into the pulsed power supply.
All containment modeling is
based on conservative static loading rather than the actual
31
dynamic loading which occurs during firing.
The previous
design
demonstrate
an
efforts
improve
verification
containment
such
methods
that
future
to
adequate
bore
tolerance should concentrate on deficiencies in the rail
liner
surface
finish
rather
than
design.
32
the
overall
structural
V.
A.
RESULTS
SHOT DIAGNOSTICS
Table 3 lists the experimental results.
Shot
1
2
3
4
5
6
7
Configuration
L'
System Voltage
(uH/m) L (µH)
solid, non-aug 0.3037
5
solid, non-aug 0.3037 2.5
solid, non-aug 0.3037 5.5
slot, non-aug 0.4405 5.5
solid, aug
0.4707 5.5
slotted, aug 0.6828 5.5
slotted, aug 0.6828 5.5
Table 3.
Shots
3-7
Initial
Final
Input Energy
Ipeak
Velocity
KE
Efficiency
(KJ)
53
35
35
35
35
35
35
(k-Amps)
N/A
110
97.8
88.0
95.0
91.4
88.9
(m/s)
246
168
105
117
265
294
286
(J)
332.8
160.9
62.8
78.0
393.3
492.7
466.2
0.63%
0.46%
0.18%
0.22%
1.12%
1.41%
1.33%
(V) Mass(g) Mass(g)
8000
11
10.2
6500
11.4
10.6
6500
11.4
11
6500
11.4
10.9
6500
11.2
10.6
6500
11.4
11.2
6500
11.4
11.1
Experimental Data Results
were
all
conducted
with
the
same
series
inductor and initial capacitor charge of 6.5 kV in order to
compare
each
configuration.
Shot
1
was
taken
with
a
capacitor charge of 8 kV and a 5 µH total system inductance.
This 8 kV shot produced two in a longer series of testing
delays
caused
pulsed
power
by
the
supply.
failure
On
of
this
components
shot
in
within
the
particular,
the
series inductor solid copper cable lead separated from the
cable run.
coils
Also, the forces squeezing the series inductor
together
axially
ruptured
the
sheath and rendered the line unusable.
rubber
insulating
The peak current
value for the 8 kV shot was unreadable due to over-ranging
the oscilloscope settings.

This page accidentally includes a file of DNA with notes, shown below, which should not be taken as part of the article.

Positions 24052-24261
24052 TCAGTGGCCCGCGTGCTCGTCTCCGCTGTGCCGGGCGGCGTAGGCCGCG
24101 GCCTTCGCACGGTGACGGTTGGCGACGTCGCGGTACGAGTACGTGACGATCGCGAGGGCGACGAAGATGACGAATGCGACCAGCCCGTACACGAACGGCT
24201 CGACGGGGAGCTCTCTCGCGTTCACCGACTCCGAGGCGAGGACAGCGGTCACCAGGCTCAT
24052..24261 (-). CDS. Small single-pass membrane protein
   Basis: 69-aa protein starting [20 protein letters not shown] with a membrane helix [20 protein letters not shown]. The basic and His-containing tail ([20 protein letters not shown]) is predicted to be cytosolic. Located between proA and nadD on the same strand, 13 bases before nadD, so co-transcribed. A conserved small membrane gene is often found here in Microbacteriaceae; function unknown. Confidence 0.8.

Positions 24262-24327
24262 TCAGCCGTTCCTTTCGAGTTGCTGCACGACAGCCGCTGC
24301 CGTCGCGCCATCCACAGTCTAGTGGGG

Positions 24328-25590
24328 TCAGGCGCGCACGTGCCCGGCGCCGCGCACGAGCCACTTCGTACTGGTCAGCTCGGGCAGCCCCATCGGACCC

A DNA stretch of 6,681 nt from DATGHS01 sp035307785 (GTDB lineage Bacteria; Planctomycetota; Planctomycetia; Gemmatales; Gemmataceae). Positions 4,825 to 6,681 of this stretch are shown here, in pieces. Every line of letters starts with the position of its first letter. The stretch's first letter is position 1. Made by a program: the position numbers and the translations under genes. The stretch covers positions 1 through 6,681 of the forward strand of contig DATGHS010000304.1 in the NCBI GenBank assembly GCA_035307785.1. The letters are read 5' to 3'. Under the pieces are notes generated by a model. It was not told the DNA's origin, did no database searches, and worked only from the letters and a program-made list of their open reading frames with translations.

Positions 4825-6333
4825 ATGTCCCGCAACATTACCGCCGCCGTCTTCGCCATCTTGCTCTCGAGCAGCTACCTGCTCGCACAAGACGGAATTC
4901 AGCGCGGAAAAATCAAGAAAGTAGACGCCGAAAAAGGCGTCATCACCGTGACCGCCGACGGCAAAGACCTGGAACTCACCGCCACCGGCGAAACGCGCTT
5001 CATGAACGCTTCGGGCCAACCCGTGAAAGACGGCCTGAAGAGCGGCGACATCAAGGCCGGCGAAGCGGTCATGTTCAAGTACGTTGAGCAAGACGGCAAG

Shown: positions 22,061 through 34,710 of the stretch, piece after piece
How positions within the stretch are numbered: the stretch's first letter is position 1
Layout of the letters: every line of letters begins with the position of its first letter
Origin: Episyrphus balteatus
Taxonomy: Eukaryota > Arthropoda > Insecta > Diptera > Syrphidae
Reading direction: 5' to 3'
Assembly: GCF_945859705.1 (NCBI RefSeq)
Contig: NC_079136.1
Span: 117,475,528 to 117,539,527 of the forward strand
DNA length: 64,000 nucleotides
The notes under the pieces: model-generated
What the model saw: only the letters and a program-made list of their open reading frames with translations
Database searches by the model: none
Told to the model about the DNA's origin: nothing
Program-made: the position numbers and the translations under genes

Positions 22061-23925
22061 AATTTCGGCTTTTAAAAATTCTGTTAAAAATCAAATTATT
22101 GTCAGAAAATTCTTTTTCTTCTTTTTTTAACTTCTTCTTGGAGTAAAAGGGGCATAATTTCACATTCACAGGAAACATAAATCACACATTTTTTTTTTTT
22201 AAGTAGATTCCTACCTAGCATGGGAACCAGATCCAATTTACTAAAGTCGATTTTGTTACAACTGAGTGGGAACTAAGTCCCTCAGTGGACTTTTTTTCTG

After the 8 kV shot, the TVS-40
switches began to spontaneously trigger when charged up to
7 kV, ultimately demanding that the data runs be limited to
6.5 kV.
Prior to re-introducing a new series inductor, a
new sheathed cable run was threaded through a 7/8” inner
diameter rubber hose to prevent a similar rupture, and new
cable leads were fabricated.
33
The 2.5 µH inductance listed for shot 2 represents the
total system inductance with no additional series inductor.
Although the resultant velocity of 168 m/s surpassed all
other subsequent non-augmented shots which did incorporate
a series inductor, the higher current peaking resulted in
one TVS-40 switch failing completely.
Upon obtaining a
replacement switch, a 3 µH series inductor was used for all
further testing in order to avoid over-stressing the system
while
permitting
consistent
test
parameters
for
all
shooting configurations.
The remaining experimental firings, shots 3-7 of Table
3, were conducted at 6.5 kV with a total system inductance
of 5.5 µH.
Although statistically insignificant for the
single point sampling, the resultant velocities demonstrate
a trend consistent with each improvement in the inductance
gradient, ranging from 105 m/s for the solid non-augmented
configuration to an average of 290 m/s for the two slotted
augmented shots.
The
respective
gain
factors
for
slotted
geometry,
series augmentation, and their combined totals as predicted
by the L’ and magnetic field models detailed in Appendix C